Saturday, January 17, 2009

Unconscious Compentence 2: Conscious Incompetence

Last time we introduced the concept of the "Conscious Competence" learning model.

The four-step process that takes us from "unconscious incompetence" to "unconscious competence" looks like this:

1. Unconscious Incompetence
2. Conscious Incompetence
3. Conscious Competence
4. Unconscious Competence

We've covered the stage called Unconscious Incompetence.

It's really hard to stay at the Unconscious Incompetence stage once you become interested in a job, a task, a hobby, or a profession.

You poke around a bit, learn a few things, and POOF! You realize that there's a whole lot that you don't know.

That puts you in the stage called Conscious Incompetence: You're aware that there's a lot to be learned, and you're aware that you don't have this knowledge.

Most of us know not to meddle in things when we don't have adequate knowledge. But the transition from Unconscious incompetent to Conscious incompetent is not a simple thing. In many cases, we have to learn wave after wave about the things we don't know.

It's like peeling back the onion. At each layer we learn that there's still more we don't know.

Two things can happen at this stage. One is that you can choose to stay incompetent. That is, you decide that you are NOT going to learn this new skill. The other option is to decide that you WILL climb the learning curve.

If you decide to stay un-knowledgeable in this field, you will probably hire someone to do the relevant work. With luck, our clients are in the Conscious Incompetent stage: They know that they are not in the network support business, so they hire us.

We frequently have to make this kind of decision in our jobs. For example, which of the following do you personally know how to do well?

- Create basic html web pages
- Create complicated CSS web pages
- Manage an SQL database
- Code in SQL
- Find code errors in VBscript
- Program in VBscript

In each of these, we begin to learn what we don't know. Then we have to choose whether to learn more. In many cases, we say that we can dabble a bit, but more complicated work will be handed off to a [co-worker, employee, sub-contract]. That decision can only be made once you decide to NOT become competent in some area.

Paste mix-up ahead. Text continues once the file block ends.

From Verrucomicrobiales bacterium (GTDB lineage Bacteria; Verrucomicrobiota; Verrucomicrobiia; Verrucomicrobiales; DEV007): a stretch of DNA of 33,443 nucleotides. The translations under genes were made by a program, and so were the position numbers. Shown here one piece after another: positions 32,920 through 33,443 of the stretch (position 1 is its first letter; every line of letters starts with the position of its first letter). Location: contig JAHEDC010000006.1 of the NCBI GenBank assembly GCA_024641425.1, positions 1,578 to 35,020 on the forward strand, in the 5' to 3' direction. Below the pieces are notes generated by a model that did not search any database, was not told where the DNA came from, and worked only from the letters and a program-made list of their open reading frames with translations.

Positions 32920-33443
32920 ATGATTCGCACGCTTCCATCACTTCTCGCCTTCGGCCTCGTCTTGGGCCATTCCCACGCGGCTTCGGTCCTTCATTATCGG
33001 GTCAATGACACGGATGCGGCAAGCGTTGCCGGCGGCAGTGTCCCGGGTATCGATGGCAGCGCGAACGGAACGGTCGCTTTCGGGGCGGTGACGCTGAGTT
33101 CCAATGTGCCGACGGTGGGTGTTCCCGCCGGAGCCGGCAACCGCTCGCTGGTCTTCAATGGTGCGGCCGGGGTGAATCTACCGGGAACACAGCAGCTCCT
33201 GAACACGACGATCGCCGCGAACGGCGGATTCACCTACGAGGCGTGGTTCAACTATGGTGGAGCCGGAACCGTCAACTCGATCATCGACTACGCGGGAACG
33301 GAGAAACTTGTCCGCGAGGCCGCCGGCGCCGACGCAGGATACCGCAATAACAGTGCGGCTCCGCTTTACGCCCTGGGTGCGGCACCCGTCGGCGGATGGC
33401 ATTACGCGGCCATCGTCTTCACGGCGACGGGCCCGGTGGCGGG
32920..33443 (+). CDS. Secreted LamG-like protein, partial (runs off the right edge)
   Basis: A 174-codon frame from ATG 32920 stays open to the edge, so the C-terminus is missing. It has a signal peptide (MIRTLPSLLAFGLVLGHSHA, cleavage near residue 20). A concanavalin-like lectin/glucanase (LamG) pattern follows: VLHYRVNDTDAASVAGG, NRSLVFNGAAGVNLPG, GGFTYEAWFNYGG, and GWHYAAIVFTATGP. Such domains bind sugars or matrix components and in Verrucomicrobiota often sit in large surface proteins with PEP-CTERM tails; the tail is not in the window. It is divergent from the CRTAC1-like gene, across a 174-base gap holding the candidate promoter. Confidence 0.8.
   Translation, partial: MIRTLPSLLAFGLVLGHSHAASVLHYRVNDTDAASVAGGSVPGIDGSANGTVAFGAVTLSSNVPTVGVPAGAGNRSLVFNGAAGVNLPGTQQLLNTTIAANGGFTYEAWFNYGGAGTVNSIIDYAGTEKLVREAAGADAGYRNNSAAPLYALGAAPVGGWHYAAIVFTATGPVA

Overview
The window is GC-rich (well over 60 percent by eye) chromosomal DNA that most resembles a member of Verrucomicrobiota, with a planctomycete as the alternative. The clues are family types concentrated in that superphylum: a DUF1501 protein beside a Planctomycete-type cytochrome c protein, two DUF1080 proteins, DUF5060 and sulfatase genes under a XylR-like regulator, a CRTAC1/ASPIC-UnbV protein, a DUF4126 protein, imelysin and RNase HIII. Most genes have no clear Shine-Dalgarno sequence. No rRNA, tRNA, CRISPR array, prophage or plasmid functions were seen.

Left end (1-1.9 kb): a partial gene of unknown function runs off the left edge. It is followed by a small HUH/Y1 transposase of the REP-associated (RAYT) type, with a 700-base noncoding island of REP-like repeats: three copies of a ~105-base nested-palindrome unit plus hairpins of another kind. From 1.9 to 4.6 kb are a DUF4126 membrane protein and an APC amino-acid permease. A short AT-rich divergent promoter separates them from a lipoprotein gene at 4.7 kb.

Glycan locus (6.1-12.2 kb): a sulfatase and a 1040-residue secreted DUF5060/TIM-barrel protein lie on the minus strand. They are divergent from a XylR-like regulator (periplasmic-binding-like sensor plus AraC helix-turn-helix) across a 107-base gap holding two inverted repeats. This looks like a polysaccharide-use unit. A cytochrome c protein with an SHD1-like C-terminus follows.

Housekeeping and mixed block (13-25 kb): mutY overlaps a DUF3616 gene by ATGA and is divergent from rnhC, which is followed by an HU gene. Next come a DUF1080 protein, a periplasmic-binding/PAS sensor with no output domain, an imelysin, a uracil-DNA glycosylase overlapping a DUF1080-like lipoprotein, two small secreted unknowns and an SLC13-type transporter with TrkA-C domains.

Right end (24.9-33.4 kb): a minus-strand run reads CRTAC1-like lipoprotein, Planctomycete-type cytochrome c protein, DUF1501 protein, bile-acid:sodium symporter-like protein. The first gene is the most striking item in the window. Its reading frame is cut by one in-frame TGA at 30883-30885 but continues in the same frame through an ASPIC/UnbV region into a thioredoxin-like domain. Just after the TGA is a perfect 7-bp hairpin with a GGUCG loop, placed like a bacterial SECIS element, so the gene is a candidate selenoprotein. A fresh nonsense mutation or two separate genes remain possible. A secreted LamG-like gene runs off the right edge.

It's okay to choose to stay incompetent in most areas. You literally cannot be competent at most things. That's reality.

I know this sounds absurd, but there was a time when one human being could know everything there was to know about the Internet. You needed to know a lot more about transmission protocols than most people know today. But there was no http, there was no encryption, there was no FTP, there was no DNS, there were no viruses, etc.

Until 1983, TCP/IP was one of several protocols you could choose from. Until 1994, you had to write an essay to connect a commercial enterprise to the Internet.

At that point, the Internet as we know it began to come into existence. And as it began to grow, individuals had to choose what to learn and what to let go. There were skills that made the Internet usable, including a variety of file transfer options. When FTP came along, learning all the other alternatives became unnecessary.

So, we can be competent in one thing and choose to remain incompetent in others.

Eventually, we realize that new technologies are introduced all the time. We will choose to remain incompetent in most of them. Look at the O'Reilly books: How many of those gobbledy-goop titles make sense to you?

Being consciously incompetent is a very important stage. We will remain in this stage with regard to MOST skills we come across.

It is only when we choose to educate ourselves and move to the area of competence that we take stock of what we need to move on. The next stage is called Conscious Competence.

We'll talk about that next.


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